“What is love? Baby don’t hurt me. Don’t hurt me, no more.” ~ Haddaway
Today marks what would have been my 10-year wedding anniversary, and I want to give myself a gift to mark the occasion.
Like walking away from my marriage, I want to step into another unknown and unleash what I am harboring so that I can move forward and maybe, just maybe, embrace the writer that still resides inside of me—the one who has taken up residence in the cave of my heart.
I used to write all of the time, until one day I just stopped.
I believe that this was the moment I unconsciously decided that I no longer wanted to know myself. I don’t remember the exact day that I started to lock up my deepest thoughts and feelings, but I do know that it was approximately 11 years ago. It was around the time that I got engaged and then, shortly after, married.
Instead of writing, I relied on music and reading. I could easily find my thoughts in other people’s words. Music replaced my journal and books became my solace.
Like my journey through divorce, taking steps to write again is beyond difficult. For the longest time, I didn’t want to look at my marriage closely for fear of what I would find. The same goes with the words that I’ve been refusing to put on paper. I am afraid of what I have to say and, if I’m being completely honest, I am afraid of people’s responses. I am in full resistance to the point of becoming numb. My brain hurts because everything that I want to voice is bouncing around in there.
I wish that writing was as simple as shoving a USB cord into my heart and connecting it to my computer. But it’s not, so I guess I’ll just have to grab one thought and begin.
When I look back on what once was my marriage, I can’t even believe that it happened. (This is why I need to write; I struggle to remember.)
Everything is a blur that teeters between a beautiful dream and a nightmare. I finally woke up only to find that the highs and the lows averaged out, and my marriage flatlined.
Time of death: December 17, 2015.
Instead of writing you a novel, I offer you a Twitter-inspired timeline of our relationship:
Girl sees boy in high school. Boy does not know that girl exists. #ChallengeAccepted
Girl meets same boy at a Christmas party. Girl approaches boy. #LoveBlossoms
Girl and boy date. They are young so inevitably #ItEnds.
Girls dates different guy. #OneYear
Boy’s best friend dies. They meet again at the funeral. #Foreshadowing
Girl and boy date again. Girl accepts first teaching job in Mexico. #LongDistance
Girl comes back. They buy a house together. Boy proposes. #IDo
The wife and husband embark on a quiet and fulfilling journey. #GotADog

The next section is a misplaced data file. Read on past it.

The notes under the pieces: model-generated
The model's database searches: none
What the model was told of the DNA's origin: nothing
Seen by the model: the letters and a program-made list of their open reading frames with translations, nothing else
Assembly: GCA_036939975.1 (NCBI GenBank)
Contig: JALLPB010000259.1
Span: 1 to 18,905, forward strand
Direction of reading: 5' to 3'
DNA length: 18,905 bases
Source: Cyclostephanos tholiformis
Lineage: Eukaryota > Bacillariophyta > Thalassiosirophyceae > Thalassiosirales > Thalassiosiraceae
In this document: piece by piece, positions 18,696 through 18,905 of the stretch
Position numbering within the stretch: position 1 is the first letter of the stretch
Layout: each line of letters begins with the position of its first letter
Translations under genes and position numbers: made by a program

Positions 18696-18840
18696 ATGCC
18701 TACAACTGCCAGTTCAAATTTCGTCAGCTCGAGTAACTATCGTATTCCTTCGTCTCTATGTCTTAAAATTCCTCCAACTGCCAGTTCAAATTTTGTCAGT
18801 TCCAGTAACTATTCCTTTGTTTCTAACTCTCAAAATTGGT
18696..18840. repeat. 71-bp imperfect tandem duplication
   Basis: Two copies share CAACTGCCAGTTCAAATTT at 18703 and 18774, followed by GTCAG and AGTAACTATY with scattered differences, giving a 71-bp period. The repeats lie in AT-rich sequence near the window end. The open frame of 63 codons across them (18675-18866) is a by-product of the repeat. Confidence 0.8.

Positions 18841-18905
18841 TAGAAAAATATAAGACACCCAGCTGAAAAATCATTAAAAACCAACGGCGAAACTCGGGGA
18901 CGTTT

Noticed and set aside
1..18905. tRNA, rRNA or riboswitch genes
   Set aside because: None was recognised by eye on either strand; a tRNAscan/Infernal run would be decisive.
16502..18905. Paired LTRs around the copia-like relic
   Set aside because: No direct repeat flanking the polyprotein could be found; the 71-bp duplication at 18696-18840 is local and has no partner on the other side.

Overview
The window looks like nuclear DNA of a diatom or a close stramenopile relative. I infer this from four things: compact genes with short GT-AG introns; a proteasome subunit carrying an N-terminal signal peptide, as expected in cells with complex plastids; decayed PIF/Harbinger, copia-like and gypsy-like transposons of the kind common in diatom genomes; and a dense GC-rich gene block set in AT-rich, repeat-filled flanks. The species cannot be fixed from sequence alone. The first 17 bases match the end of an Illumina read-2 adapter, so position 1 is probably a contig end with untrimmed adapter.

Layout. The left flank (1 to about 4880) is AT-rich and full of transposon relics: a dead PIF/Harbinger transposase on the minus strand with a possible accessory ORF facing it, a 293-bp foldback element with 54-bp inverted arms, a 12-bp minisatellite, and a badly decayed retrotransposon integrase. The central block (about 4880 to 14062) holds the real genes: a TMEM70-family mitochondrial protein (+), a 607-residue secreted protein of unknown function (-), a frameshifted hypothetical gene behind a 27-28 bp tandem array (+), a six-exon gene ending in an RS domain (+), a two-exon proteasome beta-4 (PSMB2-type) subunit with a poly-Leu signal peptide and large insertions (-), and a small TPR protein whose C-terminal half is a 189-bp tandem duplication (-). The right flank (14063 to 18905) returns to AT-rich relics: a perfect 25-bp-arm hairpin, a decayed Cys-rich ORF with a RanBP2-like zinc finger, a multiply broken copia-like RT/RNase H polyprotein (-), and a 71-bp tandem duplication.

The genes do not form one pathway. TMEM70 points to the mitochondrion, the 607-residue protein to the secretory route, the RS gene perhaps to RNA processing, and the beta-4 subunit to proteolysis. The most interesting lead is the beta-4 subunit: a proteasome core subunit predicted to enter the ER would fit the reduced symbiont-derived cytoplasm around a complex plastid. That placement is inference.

The wife and husband want to start a family. #Excited
The wife and husband can’t start a family. They put their faith in science. #IVF
Science rejects the wife and husband. #EpicFail
The wife and husband watch others get pregnant easily. #Heartache
The wife and husband give science a second chance. #Devastation
The wife and husband can’t understand their fate. #Why
The wife needs to make peace with not being a mother. #Grief
The wife sets off to do months of humanitarian work in the Third World. #FindsPeace
The wife comes back. The husband is there, except that he isn’t. #Broken
The couple can’t pick up the pieces. #Exhausted
The wife goes one way. The husband goes another. #Goodbye
The girl attempts to reinvent herself. #NewDreams
There you have it, 20 tweets for the 20 years that I knew my former husband. I can’t believe that I made it here—to a place of acceptance. After years of tears, I can smile again and sometimes that smile even makes its way to my eyes.
Don’t get me wrong, the pain hasn’t completely disappeared and my “to do” list still has healing sitting at the very top, but I have made great strides in moving on.
Like our quest for children, living without my husband seemed inconceivable. Half my life consisted of memories with him, and I trusted that the other half of my life would involve creating more memories together. Sadly, there came a time when the pain of staying in my marriage overrode the potential pain of the unknown. There came a time when compromise turned to sacrifice—and it wasn’t fair for either of us.
There came a time when all I was holding onto was the fear of my husband finding another woman to love, someone who could become the mother of his children. I didn’t want anybody else to have what I so desperately wanted, but I finally heeded James Bay’s lyrical instructions: “Let it go. Just let it be. Why don’t you be you and I’ll be me? Everything that’s broke, just leave it to the breeze.”
On what would have been our 10-year anniversary, I am left with gratitude for my first (and what I really think will be my last) husband.
To him, I say: This is not the life that I wanted, but this is the life that I have, and I’m grateful that you were once a part of it. Thank you for the lessons. Thank you for taking part on a journey that was our marriage. I know that this is where I am supposed to say that I wouldn’t trade what we had, what we endured, and what eventually dissolved, for a different story, but I’m not quite there yet. I’m not yet at the point where the heartache was worth it, but I can recognize that I’m a stronger person because of us.
“And in the end we were all just humans, drunk on the idea that love, only love, could heal our brokenness.” ~ Christopher Poindexter
Author: Courtney Dunn
Image: 500 Days of Summer (2009)
Editor: Leah Sugerman
Copy Editor: Nicole Cameron
Social Editor: Catherine Monkman